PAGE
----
Noe Valley Voice February 1998

Behind the Yellow Door: All Eyes on 24th Street Complex

By Pat Rose

The noise of jackhammers, bulldozers, and trucks caused by the construction of a new retail/residential complex next to Bell Market has finally stopped. After more than a year of maneuvering through traffic tie-ups and muddy sidewalk detours around the site, neighbors and merchants alike want to know what's up at 3930 24th St., where the pale-yellow building stands quiet and empty.

The four-story building includes 5,000 square feet of street-level retail space along with 19 one- and two-bedroom apartments on the upper levels. According to builder and owner Joe Cassidy, of Cassidy Construction, while half of the residential apartments have been rented out, he has yet to lease any of the retail spaces.

"We've had interest from lots of retailers -- restaurants, clothing stores, and shoe stores, but I think there are enough of those kinds of stores already on 24th Street," Cassidy said. "We don't want to compete with existing businesses."

While that sentiment is appreciated by merchants on the street, there is concern that Cassidy might put one large tenant in the space rather than three or four smaller businesses.

Robert Roddick, president of the Noe Valley Merchants and Professionals Association, said, "Originally, Cassidy promised the merchants that there would be three to five stores" in the complex. But now that the building is finished, Roddick said, Cassidy has been ducking questions about how many shops he plans to put in.

Roddick, an attorney on Castro Street, added that the merchants' fears were fanned last month by an ad running in the San Francisco Chronicle classifieds which offered "up to 5,000 square feet of retail space" for rent in the building.

Several other 24th Street shopkeepers also grumbled about being kept in the dark. One longtime merchant, who asked not to be identified, said that after two years of inquiries Cassidy had never returned her phone calls or responded to her written queries about renting a retail space to expand her business.

When asked by the Voice how many retailers he was planning to put in the space, Cassidy replied, "Three or four." Informed of Cassidy's answer, Roddick said, "The merchants are very pleased at his response."

Cassidy also insisted that the rumors flying around the neighborhood that he might rent to a large chain store like Blockbuster Video just weren't true. "We have ruled out national chains," he said. "Most large chains want major parking and we can't provide that."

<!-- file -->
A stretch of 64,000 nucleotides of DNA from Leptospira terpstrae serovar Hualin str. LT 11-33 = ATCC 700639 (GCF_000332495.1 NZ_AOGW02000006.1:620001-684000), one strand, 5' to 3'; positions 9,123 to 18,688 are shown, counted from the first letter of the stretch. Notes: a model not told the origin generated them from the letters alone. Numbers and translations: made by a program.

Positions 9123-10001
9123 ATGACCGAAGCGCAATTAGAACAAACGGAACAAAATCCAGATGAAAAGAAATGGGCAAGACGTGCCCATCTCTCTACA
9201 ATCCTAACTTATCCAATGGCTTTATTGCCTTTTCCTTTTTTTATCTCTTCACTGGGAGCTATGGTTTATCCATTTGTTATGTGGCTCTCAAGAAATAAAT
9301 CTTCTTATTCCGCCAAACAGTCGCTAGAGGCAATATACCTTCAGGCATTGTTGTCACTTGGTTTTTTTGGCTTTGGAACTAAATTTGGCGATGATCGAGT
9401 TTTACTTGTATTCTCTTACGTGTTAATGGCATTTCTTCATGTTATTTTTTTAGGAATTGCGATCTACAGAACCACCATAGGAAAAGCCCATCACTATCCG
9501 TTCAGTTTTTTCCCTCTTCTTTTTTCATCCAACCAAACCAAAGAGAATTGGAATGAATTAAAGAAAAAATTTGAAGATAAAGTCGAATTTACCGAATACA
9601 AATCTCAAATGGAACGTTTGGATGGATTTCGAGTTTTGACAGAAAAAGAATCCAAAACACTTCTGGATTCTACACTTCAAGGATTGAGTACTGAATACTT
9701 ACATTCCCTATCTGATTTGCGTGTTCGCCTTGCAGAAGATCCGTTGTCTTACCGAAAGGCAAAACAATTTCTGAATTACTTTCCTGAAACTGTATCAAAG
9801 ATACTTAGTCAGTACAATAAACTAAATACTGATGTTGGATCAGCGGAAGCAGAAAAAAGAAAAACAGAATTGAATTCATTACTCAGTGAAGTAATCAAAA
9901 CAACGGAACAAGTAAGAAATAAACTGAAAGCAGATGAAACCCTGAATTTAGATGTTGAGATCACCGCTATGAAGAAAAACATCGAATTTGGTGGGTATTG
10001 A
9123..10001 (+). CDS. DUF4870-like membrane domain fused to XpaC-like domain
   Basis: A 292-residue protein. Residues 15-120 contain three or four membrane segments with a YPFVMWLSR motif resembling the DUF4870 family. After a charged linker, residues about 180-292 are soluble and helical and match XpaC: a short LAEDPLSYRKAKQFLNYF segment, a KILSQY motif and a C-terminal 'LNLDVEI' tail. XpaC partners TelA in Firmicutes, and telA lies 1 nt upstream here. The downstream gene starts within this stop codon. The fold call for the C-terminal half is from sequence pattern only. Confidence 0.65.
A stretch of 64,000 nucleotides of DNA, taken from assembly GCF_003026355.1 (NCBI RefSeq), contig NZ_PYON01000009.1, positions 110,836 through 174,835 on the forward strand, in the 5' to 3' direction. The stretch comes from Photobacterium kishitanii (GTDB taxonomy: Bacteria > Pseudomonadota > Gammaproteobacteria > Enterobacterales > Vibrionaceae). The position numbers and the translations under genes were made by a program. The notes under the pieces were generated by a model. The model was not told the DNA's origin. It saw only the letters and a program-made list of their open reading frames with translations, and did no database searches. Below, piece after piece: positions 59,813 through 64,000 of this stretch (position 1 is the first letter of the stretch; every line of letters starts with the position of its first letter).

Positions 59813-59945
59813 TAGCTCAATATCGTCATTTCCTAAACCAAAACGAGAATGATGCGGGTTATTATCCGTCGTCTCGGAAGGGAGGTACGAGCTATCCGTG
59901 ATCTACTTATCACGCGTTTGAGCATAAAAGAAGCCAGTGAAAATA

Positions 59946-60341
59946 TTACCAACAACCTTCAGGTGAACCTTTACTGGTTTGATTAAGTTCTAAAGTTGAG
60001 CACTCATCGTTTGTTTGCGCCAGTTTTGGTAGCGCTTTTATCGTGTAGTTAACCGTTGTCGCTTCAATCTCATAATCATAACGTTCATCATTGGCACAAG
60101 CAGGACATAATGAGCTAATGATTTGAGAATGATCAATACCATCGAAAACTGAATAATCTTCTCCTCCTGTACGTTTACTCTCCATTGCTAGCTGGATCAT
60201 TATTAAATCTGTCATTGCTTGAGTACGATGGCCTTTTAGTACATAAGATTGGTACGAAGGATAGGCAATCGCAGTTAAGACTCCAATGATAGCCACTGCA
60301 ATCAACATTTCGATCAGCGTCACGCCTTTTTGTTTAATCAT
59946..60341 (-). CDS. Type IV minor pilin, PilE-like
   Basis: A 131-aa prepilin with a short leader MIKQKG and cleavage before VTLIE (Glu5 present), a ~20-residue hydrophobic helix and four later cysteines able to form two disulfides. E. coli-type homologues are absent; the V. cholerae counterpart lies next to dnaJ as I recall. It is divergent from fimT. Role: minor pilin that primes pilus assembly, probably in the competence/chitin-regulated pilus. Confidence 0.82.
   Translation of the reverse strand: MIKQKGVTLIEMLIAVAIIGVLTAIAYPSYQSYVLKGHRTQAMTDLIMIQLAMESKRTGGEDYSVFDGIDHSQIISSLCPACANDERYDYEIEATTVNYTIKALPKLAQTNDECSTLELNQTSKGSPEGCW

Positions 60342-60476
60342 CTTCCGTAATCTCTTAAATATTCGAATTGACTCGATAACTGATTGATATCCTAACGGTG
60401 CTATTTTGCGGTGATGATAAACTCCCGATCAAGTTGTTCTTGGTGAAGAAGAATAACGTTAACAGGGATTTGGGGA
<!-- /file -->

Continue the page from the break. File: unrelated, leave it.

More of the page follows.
What kind of stores is he looking for? "Something different," Cassidy said. "It would be nice to see a computer store or perhaps a video store in the space."

Cassidy said he planned to charge three to four dollars a square foot for the retail spaces, depending on the tenant improvements the businesses were willing to make. Meanwhile, he expects to rent the remaining residential apartments in the next 30 days, even though the building is not quite finished.

The apartments feature high ceilings, hardwood floors, designer tile bathrooms, private decks and patios, and a parking space in the building's garage. They range in price from $1,850 a month for a 700-square-foot, one-bedroom live/work loft, to $3,500 for a 1,300-square-foot, two-bedroom, two-bath flat with city views.

On a recent weekend, passersby stopped to study a description of the apartments posted on the front door. Most expressed shock and dismay at the prices.

"This is outrageous," said one Noe Valley renter. He added that he paid $1,325 a month for three bedrooms, one bath, and "a crazy landlord." But his own rent now looked like a bargain.

A woman who recently relocated to Noe Valley from Philadelphia was also surprised at the price. "This is really high. I'm still recovering from sticker shock for the $1,800 a month three-bedroom apartment I just rented."

One of the building's new tenants, who was moving into a one-bedroom loft, later told the Voice that while the price for his new apartment was high, it was actually cheaper than some of the other spaces he'd looked at. "I had to leave the country seven months ago, and my landlord wouldn't let me sublet my apartment in lower Pacific Heights. When I got back, I had a week to find a place," he said. "Believe me, space is hard to find."